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  • Jagrit Verma

Space Debris, Environmental Justice, and The Unsolved Puzzles Of Human Rights

This article is authored by Jagrit Verma who is in the 5th year in the B.A. L.L.B Course at the Himachal Pradesh National Law University, Shimla.


Introduction

"The cosmos is within us. We are made of star-stuff. We are a way for the universe to know itself."

-        Carl Sagan


Ad astra, beyond the stars, a world that was once pristine and untouched, filled with possibilities has now been intervened with the one major threat to nature- humanity. As the ambit of human exploration has surpassed the terrestrial boundaries, the floating wastes (including nuclear wastes) that accompany said exploration and the lack of  accountability from nations that are littering in space creates a grave question of environmental justice gnawing at us earthly beings.

Environmental justice has been defined as distributive justice or equitable distribution of environmental risks and benefits which revolves around ensuring fairness in the distribution of environmental resources and safeguarding communities from the adverse impacts of environmental degradation.

Environmental jurisprudence has regularly seen differences arising out of the concerns of the global north and global south; they keep locking horns on common but differentiated responsibility, compromising on the very fundamental aspect of environmental justice.

However, a new (yet not so new) concern has evolved with the proliferation of space debris. It is not only restricting the access to space but also disrupting fundamental human rights of the citizens of earth. The issue transcends borders, in fact, the entirety of the planet and requires immediate attention.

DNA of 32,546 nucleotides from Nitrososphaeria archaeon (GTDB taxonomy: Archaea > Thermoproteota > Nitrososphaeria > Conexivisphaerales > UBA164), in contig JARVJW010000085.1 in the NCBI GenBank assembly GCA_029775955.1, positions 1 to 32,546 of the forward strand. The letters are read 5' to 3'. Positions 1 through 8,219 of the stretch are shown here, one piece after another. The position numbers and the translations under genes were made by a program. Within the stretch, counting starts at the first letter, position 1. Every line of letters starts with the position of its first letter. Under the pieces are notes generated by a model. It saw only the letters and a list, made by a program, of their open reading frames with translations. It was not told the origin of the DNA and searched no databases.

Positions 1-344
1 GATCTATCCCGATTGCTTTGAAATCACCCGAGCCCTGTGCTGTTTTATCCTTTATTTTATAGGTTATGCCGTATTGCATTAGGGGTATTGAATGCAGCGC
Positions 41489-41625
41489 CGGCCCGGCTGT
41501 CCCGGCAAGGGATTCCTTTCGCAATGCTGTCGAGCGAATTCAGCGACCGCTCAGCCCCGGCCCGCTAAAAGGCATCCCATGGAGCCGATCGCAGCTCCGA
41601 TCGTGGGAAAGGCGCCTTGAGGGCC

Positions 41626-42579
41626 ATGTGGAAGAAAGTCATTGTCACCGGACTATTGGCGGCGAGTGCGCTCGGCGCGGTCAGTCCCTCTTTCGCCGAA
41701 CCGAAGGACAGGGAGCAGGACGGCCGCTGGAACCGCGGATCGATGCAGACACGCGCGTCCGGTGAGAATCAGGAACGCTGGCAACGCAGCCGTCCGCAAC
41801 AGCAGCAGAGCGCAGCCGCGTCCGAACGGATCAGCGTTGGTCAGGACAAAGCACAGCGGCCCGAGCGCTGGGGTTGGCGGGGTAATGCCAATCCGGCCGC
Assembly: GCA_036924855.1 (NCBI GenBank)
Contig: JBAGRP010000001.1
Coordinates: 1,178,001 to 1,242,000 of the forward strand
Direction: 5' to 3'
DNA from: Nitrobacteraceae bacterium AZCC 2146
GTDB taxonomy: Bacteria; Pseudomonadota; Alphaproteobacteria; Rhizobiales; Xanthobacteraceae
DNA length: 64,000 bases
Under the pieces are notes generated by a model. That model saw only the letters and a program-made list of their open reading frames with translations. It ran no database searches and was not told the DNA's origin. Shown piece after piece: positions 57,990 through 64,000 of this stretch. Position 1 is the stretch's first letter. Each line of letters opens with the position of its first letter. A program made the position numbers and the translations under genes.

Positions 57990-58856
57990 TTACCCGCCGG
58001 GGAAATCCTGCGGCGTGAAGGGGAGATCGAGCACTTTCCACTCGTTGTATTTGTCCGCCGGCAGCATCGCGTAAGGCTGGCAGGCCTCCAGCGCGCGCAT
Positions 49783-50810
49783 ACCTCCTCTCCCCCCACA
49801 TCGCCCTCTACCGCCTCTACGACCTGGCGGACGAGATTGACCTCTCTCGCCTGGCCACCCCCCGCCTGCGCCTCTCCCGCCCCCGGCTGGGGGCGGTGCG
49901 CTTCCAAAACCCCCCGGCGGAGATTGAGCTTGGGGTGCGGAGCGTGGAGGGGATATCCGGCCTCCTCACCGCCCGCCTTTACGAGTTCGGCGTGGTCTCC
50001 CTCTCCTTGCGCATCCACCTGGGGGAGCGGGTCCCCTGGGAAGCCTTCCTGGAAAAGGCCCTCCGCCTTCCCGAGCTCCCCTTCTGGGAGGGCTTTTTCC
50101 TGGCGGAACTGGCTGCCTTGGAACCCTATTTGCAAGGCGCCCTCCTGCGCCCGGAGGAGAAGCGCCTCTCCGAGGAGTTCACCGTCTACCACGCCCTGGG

This article attempts to understand the concerns with respect to environmental injustice and human rights as caused by the uncontrolled space debris and analyses the sufficiency of existing treaty framework to address these concerns, offering solutions to the lapses that exist in international law.

Space Debris as an Impediment to Environmental Justice

National Concerns

The exploration of space has been a political tool to assert authority with respect to one’s political position in world politics. In light of that, events such as the Space Race have led to the relentless release of objects into the outer space causing overcrowding and preventing the access of others in that realm.

Developing nations that are now joining the space exploration are hesitant or unable to send their satellites and other space objects due to the overcrowding and the potential of collisions and damage. It is no surprise that Russia, USA, and Japan lie at the top of the list with the maximum number of items floating as space debris. As a matter of fact, estimates suggest that 128 million pieces of debris smaller than one centimetre and over 9,34,000 pieces of debris larger than that were floating in the space in January 2019 and the number is only increasing.

This, in turn is causing an issue with the distribution of the benefits that can be derived from access to outer space- communication, navigation, and disaster management, inter alia. This causes the glaring gap in the achievement of environmental justice. Nations are not getting access into the celestial realm due to the immense space occupied by the existing space debris which is creating global inequalities in space exploration capabilities.

Human Rights Concerns for Communities and Individuals

At a more microscopic level, the access to space also leaves implications on the rights of communities and individuals. Think about a small, remote hamlet in the lap of the Himalayas, which relies heavily on satellite services for communication, navigation, and determining the weather or a community in the far north-east that relies only on radio communication for information due to lack of internet services.